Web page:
We will elaborate on how to increase confidence (which is something that can weave itself through any reason for a fear of intimacy) further throughout this article.
When You’re Suffering From a Broken Heart
If you’ve been suffering from heartache over a previous relationship, it takes time to heal and trust again. Some of the ways you can expedite the healing process include:
- Taking a couple of weeks for self-care and allowing yourself to do whatever you want post-breakup
- Exercising daily — along with the physical benefits that come with working out, exercise releases endorphins, which improve mood
- Spend time with friends and family members that you trust
Having a broken heart can understandably make you develop a fear of intimacy, at least in the short-term. Depending on the nature of the relationship and how badly things ended, you may end up feeling a fear of intimacy for longer than you’d expect.
If a broken heart is leading to symptoms of depression, anxiety, or if it feels like your heartbreak is interfering with your daily life and ability to function, it may be a good idea to talk to a professional therapist.
When a Fear of Intimacy Occurs at an Early Age
Although childhood is supposed to be a time that is marked by happiness and wonder, many people learn to be guarded due to childhood events. If parents divorce or a traumatic event in (or even outside of) the family occurs during childhood, a fear of intimacy is common and understandable.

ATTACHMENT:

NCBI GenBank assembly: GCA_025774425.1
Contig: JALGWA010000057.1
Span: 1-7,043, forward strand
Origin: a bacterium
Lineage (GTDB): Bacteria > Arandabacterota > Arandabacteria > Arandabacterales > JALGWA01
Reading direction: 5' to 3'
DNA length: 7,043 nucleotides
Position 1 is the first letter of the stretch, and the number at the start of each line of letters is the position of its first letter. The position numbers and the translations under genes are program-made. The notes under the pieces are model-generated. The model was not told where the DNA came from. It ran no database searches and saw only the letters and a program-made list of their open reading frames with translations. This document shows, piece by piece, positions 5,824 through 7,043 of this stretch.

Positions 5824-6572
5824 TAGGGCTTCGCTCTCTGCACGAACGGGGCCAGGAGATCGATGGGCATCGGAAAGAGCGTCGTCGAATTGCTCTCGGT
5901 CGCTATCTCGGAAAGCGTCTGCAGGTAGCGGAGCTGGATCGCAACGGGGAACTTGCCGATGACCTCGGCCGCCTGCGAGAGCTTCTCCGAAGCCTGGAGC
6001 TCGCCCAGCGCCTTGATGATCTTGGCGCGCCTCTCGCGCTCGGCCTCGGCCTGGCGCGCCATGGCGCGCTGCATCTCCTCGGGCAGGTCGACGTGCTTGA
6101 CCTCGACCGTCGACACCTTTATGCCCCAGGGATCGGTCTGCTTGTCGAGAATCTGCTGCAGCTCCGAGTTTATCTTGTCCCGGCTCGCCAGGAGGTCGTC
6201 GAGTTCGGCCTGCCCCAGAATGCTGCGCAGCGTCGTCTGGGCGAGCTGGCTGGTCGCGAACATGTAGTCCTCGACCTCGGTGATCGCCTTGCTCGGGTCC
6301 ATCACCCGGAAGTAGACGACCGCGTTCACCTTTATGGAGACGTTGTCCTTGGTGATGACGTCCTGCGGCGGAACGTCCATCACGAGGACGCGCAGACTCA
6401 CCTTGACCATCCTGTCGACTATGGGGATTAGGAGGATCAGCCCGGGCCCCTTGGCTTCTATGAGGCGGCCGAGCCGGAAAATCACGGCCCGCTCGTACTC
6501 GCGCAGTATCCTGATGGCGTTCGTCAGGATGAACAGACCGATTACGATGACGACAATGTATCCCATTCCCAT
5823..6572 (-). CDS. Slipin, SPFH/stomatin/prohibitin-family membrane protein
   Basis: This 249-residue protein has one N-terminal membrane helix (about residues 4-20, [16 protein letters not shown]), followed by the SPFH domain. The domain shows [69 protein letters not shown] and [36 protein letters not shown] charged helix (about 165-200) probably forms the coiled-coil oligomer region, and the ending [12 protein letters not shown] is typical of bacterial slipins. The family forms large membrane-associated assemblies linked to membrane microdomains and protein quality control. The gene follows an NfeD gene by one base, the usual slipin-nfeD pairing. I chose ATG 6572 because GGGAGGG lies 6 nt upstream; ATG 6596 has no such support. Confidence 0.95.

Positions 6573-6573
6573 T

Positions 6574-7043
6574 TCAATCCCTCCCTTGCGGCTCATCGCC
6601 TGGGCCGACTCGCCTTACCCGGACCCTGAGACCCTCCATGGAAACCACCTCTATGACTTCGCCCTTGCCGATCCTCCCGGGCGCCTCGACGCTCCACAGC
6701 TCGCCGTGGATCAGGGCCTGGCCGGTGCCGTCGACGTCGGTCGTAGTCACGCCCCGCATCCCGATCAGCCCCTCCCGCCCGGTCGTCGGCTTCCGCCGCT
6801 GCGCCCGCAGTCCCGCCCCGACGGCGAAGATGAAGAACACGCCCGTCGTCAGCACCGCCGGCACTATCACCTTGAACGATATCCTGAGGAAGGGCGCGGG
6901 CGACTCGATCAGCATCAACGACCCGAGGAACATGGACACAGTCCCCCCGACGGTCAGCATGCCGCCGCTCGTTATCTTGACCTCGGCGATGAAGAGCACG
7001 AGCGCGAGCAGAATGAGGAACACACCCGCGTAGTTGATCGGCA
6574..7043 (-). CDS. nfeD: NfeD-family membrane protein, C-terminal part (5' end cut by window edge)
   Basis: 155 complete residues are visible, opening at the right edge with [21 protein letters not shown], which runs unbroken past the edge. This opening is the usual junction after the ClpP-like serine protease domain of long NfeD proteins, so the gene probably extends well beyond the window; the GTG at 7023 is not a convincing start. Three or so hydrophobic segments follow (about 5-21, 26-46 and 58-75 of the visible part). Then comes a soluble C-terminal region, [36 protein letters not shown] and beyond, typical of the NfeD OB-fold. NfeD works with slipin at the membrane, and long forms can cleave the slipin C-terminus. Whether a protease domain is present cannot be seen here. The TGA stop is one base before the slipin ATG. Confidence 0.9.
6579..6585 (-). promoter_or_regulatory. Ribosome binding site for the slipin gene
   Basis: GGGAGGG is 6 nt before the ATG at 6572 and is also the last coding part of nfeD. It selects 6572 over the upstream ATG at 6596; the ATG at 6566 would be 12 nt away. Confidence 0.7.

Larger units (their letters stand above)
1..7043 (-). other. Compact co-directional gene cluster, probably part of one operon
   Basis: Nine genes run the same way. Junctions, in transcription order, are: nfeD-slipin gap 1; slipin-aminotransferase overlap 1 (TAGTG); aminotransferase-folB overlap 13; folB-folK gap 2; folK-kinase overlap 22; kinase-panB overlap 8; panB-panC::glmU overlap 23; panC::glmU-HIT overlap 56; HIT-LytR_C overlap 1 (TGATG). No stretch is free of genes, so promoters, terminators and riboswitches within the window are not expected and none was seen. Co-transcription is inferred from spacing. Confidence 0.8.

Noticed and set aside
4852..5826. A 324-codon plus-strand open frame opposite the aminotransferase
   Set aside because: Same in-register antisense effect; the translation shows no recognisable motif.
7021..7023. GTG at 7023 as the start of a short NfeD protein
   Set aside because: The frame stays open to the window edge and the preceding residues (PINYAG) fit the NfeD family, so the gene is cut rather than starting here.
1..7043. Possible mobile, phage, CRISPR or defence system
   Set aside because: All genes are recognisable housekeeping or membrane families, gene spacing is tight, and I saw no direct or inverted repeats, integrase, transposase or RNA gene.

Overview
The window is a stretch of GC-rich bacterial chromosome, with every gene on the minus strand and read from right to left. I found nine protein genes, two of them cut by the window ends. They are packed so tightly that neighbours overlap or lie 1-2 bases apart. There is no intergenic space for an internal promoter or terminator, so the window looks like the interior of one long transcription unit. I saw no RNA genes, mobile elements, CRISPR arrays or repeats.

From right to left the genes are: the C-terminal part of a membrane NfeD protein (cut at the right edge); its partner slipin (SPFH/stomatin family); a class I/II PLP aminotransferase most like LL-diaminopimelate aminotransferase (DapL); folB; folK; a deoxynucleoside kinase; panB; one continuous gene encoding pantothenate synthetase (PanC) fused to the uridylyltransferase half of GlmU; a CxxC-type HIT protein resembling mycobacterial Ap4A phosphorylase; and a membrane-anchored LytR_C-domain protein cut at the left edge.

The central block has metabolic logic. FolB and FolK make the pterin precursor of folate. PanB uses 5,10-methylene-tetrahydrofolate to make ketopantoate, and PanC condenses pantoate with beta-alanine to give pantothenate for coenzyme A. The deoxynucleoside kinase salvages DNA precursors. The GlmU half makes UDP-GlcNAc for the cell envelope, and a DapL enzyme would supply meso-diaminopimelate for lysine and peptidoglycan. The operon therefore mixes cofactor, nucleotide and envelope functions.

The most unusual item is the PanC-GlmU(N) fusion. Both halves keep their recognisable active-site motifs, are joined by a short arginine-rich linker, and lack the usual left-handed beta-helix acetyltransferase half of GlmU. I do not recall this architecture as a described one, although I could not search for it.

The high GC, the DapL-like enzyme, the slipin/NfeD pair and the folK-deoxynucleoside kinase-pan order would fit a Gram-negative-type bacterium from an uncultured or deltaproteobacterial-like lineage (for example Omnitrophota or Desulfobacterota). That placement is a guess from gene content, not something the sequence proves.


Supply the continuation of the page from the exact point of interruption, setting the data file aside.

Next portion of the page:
Dr. Hal Shorey of Psychology Today cited the attachment theory as being one reason that childhood events can dictate an adult’s feelings about intimacy, stating:
“…all children have a natural need to remain close enough to their parents so that they can attain protection and comfort when frightened or distressed. How the parent responds in these instances has a major impact on the child’s developing personality (personality being defined as the way one characteristically perceives threats, thinks, feels, and behaves).”
Understanding the childhood roots that have made you develop a fear of intimacy be a powerful step in overcoming your fear. Therapy can also be a tremendous help if you are experiencing a fear of intimacy, particularly if you experienced trauma as a child.